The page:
When I walk downtown I always give money to all street musiciens.
It's my token of appreciation. Even by the liquor store, by the bank, the grocery store, the old downtown neighborhood where street vendors like to hang (drug dealers, prostitutes, carjackers, pickpockets, all the worst scumbags of our society, including politicians preying on the poor, looking for a prostitute, for a ride, a high, all that jazz).

I want to make sure I give money to all people in need, and in particular the musicians who are extremely poor.

When I purchase music I want to make sure I'm not ripping anyone off.
When I stream YouTube music I make sure the musicians get their fair share.
When I stream the radio I donate to the radio owners so that they can distribute the money equally among all the musicians they spin, stream.
When I stream music I pay for the music server providers, and it makes me feel good to know that it goes into the right pockets.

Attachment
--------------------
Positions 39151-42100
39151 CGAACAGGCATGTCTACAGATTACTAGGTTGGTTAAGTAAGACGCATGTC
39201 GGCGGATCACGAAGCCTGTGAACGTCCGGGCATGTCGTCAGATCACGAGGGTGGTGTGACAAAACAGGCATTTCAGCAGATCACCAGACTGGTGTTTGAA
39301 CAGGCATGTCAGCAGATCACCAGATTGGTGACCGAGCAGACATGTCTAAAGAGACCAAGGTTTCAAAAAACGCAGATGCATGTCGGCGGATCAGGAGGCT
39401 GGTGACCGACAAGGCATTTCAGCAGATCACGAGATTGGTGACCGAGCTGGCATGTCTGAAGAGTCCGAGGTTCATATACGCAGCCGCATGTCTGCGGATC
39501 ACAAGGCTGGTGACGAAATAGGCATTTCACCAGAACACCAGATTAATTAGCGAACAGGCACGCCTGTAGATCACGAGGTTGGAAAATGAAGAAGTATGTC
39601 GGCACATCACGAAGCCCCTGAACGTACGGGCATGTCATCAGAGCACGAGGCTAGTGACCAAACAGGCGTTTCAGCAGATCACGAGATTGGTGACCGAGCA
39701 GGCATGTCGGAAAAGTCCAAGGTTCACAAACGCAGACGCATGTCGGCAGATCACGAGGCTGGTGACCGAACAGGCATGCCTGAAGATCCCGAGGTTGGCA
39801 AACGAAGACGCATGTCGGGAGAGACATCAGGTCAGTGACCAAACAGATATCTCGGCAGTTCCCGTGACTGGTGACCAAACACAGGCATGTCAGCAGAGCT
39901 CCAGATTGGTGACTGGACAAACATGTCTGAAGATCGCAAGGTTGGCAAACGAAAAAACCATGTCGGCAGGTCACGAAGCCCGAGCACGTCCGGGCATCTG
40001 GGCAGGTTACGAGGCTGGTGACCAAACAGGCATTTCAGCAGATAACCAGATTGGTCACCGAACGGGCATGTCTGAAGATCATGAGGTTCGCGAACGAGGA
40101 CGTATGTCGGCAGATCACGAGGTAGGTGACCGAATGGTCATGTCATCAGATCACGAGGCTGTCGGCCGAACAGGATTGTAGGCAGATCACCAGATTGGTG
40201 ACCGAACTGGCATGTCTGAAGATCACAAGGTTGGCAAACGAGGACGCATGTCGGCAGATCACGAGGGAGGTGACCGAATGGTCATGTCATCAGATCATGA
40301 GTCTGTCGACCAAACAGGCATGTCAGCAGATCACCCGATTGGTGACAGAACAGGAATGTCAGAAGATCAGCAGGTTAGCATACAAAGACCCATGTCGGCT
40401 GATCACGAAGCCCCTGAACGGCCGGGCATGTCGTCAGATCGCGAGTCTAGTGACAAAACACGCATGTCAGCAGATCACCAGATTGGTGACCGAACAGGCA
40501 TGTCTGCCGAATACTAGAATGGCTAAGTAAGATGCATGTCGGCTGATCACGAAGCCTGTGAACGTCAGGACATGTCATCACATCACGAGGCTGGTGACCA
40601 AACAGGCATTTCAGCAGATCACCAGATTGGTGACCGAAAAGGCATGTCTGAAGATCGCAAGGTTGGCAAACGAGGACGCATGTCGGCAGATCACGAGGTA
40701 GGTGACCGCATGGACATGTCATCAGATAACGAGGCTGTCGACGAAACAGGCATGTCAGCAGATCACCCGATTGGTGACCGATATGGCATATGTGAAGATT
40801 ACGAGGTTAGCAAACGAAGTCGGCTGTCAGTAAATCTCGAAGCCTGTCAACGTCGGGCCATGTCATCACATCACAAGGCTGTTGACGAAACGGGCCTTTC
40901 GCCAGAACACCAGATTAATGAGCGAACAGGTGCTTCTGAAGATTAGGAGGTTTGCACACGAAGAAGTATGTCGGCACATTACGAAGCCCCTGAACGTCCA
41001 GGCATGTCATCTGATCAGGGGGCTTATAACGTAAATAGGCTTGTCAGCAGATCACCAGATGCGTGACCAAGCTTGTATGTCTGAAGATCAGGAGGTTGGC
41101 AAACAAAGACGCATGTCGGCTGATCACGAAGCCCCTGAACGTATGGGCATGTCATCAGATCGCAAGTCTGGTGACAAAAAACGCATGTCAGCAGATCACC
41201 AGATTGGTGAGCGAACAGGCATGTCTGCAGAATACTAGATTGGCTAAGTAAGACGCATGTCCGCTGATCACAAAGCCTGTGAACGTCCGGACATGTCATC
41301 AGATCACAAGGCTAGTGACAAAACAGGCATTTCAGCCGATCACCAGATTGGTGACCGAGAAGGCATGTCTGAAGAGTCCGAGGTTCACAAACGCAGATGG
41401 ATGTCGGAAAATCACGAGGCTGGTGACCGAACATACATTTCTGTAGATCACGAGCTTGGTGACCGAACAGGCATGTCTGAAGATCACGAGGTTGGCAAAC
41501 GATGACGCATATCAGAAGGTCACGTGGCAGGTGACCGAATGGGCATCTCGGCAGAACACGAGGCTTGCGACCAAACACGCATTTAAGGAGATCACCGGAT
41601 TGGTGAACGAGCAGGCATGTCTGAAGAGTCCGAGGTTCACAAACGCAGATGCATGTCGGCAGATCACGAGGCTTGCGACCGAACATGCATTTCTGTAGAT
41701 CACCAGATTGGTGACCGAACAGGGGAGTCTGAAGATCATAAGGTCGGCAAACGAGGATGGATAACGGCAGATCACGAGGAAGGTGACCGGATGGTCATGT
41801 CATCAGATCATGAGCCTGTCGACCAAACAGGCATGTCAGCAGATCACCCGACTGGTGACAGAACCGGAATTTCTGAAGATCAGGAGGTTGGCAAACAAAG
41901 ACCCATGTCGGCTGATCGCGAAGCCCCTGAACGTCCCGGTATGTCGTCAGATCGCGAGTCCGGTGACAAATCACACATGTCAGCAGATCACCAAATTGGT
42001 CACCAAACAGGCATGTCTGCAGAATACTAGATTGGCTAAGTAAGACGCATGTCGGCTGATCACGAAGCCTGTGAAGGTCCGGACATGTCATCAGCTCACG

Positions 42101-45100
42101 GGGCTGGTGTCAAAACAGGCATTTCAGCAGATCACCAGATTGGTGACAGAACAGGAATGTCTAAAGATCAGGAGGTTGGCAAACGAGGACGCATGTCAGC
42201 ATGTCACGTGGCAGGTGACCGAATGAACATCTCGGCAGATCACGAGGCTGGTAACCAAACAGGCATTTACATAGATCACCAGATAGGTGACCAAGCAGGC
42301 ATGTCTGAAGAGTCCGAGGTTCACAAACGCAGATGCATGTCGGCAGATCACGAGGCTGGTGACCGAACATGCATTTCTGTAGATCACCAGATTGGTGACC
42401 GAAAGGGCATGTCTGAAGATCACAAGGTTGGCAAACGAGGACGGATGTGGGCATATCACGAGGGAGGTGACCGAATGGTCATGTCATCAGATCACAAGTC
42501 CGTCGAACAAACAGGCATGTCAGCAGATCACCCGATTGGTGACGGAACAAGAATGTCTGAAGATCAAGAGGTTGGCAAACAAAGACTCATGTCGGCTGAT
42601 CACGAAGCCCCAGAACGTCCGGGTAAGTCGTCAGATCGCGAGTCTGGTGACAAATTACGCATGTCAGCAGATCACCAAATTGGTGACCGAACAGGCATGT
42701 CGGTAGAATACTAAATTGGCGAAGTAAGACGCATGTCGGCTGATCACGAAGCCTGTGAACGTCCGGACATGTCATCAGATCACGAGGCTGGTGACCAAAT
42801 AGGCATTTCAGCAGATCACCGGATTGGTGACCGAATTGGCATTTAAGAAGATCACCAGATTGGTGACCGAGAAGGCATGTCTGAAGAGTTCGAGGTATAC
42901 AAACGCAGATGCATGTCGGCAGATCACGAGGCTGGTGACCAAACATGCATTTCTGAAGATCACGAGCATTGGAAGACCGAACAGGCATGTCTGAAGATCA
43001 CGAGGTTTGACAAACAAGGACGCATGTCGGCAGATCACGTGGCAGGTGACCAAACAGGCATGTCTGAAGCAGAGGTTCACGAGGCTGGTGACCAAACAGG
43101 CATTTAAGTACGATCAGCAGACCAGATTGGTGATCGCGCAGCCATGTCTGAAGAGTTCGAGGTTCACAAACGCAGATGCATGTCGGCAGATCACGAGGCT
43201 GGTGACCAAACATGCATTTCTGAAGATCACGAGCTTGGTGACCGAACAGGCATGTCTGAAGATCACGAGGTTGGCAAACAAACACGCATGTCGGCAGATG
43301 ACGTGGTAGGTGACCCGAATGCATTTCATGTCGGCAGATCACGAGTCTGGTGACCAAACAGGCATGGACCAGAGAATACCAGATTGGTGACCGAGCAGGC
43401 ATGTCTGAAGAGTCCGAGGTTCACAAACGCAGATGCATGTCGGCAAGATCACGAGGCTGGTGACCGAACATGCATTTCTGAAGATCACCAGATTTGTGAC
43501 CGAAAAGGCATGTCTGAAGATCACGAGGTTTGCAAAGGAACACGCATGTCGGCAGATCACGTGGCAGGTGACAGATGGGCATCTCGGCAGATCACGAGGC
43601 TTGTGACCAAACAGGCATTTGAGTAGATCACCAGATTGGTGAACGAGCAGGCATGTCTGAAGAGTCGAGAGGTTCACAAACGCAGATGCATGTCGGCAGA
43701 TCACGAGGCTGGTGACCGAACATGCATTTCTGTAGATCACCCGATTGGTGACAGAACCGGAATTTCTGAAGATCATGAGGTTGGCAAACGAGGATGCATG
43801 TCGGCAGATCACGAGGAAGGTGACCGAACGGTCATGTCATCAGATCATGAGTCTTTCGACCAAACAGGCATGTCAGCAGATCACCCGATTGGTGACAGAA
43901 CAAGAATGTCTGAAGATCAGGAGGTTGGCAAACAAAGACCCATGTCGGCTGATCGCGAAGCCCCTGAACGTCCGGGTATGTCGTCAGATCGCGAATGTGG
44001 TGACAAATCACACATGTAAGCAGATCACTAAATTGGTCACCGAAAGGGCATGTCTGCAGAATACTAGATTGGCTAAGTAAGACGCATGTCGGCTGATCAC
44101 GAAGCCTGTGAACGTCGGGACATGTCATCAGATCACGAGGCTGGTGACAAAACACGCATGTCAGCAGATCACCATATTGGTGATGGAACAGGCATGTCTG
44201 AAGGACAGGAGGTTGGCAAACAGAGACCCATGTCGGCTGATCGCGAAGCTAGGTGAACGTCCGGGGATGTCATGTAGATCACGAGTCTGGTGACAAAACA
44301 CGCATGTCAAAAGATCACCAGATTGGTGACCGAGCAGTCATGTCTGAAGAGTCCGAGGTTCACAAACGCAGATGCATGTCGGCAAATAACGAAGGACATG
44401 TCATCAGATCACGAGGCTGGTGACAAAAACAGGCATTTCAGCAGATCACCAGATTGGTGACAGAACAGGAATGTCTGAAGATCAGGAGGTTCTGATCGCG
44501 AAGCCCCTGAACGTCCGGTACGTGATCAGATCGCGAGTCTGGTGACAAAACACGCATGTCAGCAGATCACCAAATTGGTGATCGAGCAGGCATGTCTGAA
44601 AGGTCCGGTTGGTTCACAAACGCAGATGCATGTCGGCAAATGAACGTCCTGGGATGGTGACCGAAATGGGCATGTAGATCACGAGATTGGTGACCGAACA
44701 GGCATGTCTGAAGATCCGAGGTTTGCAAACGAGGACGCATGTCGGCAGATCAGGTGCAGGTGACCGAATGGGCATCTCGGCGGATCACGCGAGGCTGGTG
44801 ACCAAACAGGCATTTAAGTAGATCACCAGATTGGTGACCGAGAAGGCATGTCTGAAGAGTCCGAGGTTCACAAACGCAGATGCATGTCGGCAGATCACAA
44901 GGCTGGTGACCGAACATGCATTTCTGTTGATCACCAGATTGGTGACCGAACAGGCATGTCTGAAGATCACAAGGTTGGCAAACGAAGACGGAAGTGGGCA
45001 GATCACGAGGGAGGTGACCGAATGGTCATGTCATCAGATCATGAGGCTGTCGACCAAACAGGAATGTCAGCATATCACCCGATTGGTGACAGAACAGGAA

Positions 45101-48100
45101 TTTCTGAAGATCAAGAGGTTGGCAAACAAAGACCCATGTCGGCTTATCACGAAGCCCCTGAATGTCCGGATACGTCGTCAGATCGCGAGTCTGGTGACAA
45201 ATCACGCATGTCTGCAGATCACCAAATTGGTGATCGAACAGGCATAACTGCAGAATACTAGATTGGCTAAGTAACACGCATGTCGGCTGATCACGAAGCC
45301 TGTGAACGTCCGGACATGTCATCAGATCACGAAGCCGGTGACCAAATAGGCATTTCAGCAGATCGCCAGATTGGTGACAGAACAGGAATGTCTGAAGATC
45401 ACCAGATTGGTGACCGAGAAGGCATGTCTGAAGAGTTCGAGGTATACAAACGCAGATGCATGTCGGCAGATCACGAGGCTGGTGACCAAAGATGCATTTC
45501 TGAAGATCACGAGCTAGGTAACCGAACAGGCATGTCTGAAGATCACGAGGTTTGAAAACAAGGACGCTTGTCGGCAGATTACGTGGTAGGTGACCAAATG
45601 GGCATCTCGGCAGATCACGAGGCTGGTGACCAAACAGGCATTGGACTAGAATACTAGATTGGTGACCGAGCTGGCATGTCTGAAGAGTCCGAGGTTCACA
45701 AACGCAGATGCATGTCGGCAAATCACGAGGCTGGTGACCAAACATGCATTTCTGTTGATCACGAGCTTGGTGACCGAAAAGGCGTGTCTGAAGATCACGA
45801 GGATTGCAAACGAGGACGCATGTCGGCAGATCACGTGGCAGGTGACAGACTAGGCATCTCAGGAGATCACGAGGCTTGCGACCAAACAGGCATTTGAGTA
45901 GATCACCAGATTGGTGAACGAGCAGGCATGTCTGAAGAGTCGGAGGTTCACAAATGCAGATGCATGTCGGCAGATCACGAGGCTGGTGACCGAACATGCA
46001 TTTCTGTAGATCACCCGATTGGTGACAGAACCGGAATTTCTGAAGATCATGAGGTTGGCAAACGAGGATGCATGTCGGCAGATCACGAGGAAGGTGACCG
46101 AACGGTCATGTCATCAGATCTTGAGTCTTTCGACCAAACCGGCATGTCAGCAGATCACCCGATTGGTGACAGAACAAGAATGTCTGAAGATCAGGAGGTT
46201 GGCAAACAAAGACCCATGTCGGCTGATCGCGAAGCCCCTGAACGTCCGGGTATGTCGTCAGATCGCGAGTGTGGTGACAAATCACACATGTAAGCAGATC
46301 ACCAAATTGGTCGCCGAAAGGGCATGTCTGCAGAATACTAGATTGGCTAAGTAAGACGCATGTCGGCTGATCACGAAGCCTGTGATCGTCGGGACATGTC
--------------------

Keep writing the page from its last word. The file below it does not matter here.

When I stream @ night I sleep good.
And I wake up good the next morning.
When I stream music I don't feel ripoff and I don't feel I'm ripping off.
I float with the music, above it, above all that is bad in this world.
When I stream music I am free and happy and nothing can terrorise my world.
When I stream music I hear nothing I see nothing I'm only transported by the music above the clouds, where below them acid rain is falling and toxic mist is hanging.
When I stream music all the news channels shut down completely.
When I stream, music I become blind and deaf, I have no more worries.
When I stream music I am @ peace inside me, with the world, for eternally.
 

Thomas savage

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#40
When I walk downtown I always give money to all street musiciens.
It's my token of appreciation. Even by the liquor store, by the bank, the grocery store, the old downtown neighborhood where street vendors like to hang (drug dealers, prostitutes, carjackers, pickpockets, all the worst scumbags of our society, including politicians preying on the poor, looking for a prostitute, for a ride, a high, all that jazz).
<snip>
Looks like Bob here has found the destination for the ASR Christmas party..